IN 2009 a homely West Lothian spinster appeared on a television chat show and became an almost instant global sensation.
Now the story of Susan Boyle’s rise to global stardom has become a stage hit in its own right in the show "I Dreamed a Dream", which comes to Eden Court next week.
As in other stops on the show’s run, there are also high hopes that the Inverness audience might get two Boyles for the price of one with Susan nmaking a guest appearance at the end of the night.
Taking centre stage as "SuBo" for most of the evening is one of Scotland’s best known actresses and singers Elaine C. Smith — who predicted she would appear in the role even before she knew who Susan Boyle was.
Smith, who co-wrote the show with Alan McHugh, was appearing in the West End in another real life story turned stage hit, "Calendar Girls", when Boyle made her memorable appearance on "Britain’s Got Talent".
"It was Linda Bellingham who first told me about it, running out of her dressing-room going: ‘You should see this wee woman from Glasgow.’ I just laughed and said: ‘Oh don’t! I’ll probably end up playing the story of her life!’
"Then I watched it and sat there in floods of tears. There was something really symbolic about what happened that night. I think all of us felt very guilty about the way that society had gone. We were constantly judging a book by its cover and talent didn’t matter any more. Susan’s story tapped into that in us."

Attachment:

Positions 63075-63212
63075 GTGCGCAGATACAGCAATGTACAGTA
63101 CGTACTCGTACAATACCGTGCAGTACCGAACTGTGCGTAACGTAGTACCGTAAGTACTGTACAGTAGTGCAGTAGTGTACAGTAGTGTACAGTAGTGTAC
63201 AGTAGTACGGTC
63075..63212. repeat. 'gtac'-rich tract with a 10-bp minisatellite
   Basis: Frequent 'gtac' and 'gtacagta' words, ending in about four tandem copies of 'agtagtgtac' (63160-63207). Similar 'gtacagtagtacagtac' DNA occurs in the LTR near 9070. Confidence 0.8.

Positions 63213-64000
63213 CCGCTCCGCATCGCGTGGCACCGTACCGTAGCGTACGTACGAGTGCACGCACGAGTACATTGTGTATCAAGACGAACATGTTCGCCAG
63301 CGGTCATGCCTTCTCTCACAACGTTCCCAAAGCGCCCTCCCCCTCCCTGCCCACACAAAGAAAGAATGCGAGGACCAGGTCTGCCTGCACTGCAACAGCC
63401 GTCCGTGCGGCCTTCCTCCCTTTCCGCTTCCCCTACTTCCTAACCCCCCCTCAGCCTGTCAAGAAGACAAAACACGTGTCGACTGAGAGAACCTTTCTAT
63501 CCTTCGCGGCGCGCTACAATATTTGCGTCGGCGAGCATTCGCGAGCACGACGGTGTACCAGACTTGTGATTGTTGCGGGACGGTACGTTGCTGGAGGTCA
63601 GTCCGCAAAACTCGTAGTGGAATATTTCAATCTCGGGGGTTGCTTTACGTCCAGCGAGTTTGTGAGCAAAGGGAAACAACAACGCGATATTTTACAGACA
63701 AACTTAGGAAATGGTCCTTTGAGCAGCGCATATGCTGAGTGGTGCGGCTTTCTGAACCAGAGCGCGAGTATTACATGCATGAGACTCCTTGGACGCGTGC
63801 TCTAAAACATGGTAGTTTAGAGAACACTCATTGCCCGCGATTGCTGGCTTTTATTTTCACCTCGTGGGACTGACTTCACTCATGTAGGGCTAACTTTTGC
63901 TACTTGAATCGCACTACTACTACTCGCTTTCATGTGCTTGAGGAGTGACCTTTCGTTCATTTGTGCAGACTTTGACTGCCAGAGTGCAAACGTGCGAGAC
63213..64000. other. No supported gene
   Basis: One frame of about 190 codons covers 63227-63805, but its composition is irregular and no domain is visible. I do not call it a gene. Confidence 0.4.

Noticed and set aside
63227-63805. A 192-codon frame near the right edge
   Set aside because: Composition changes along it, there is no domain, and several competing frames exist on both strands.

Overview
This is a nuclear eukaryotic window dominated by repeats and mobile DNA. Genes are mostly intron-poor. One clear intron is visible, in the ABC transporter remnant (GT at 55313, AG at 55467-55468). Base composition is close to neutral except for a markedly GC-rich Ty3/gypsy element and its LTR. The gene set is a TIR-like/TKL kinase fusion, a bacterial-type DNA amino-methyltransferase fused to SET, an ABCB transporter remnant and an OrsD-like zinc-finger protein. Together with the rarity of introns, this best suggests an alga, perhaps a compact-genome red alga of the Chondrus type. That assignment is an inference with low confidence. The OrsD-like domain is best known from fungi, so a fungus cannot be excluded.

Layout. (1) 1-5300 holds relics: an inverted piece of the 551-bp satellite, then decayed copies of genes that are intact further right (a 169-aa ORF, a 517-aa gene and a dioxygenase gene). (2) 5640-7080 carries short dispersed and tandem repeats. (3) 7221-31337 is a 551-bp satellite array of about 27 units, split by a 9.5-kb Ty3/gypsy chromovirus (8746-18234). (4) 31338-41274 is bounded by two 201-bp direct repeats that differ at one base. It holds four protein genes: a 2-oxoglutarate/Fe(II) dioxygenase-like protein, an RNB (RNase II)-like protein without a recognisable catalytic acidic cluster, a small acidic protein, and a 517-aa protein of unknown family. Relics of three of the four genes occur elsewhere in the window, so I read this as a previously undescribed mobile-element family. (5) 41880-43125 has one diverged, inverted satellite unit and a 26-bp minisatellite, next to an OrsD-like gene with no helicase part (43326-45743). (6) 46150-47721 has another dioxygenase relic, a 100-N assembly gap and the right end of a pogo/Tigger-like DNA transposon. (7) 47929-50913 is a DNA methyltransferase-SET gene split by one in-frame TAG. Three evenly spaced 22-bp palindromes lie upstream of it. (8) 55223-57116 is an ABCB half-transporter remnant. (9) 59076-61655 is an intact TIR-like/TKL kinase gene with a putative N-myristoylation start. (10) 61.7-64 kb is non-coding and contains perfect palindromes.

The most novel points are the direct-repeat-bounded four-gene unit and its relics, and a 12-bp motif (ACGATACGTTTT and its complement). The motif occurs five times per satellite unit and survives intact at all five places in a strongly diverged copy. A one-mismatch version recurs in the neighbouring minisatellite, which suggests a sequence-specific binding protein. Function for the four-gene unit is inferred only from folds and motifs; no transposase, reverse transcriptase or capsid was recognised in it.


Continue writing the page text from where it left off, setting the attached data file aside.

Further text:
By the time Boyle’s autobiography was published, Boyle had already suggested "Rab C. Nesbitt" star Smith as the person to play her.
Smith initially rejected the suggestion as too obvious, until her sister gave her Boyle’s book.
"It’s a fairy tale. She doesn’t get a prince at the end, but she gets a life and a career," Smith said.
This after one of the most inauspicious starts to life. Even before Boyle was born, doctors offered her mother a termination, which she declined on religious grounds. Then, when Boyle was starved of oxygen during her birth, leaving her with brain damage, her mother was told by doctors not to expect too much of her new daughter.
"She was written off right from 10 days old, but to see where she has ended up, maybe we all need to be reminded of these stories," Smith said.
"I have friends with children who have learning difficulties and what they were always told was what their children couldn’t do and I think that touches a chord in everyone. She was bullied badly as a kid, she’s got a temper — she’s not an angel. People project this very pious, religious view onto Susan and she’s not like that at all. She’s just like the rest of us and likes a laugh."
When Smith and Boyle did meet the two of them got on well and Smith discovered the two had sung in the same clubs while younger, though their paths had never crossed.
"Over the course of writing this we’ve kept the family informed because I didn’t want to do something that was all sweetness, but then again I didn’t want to cause any upset," Smith continued.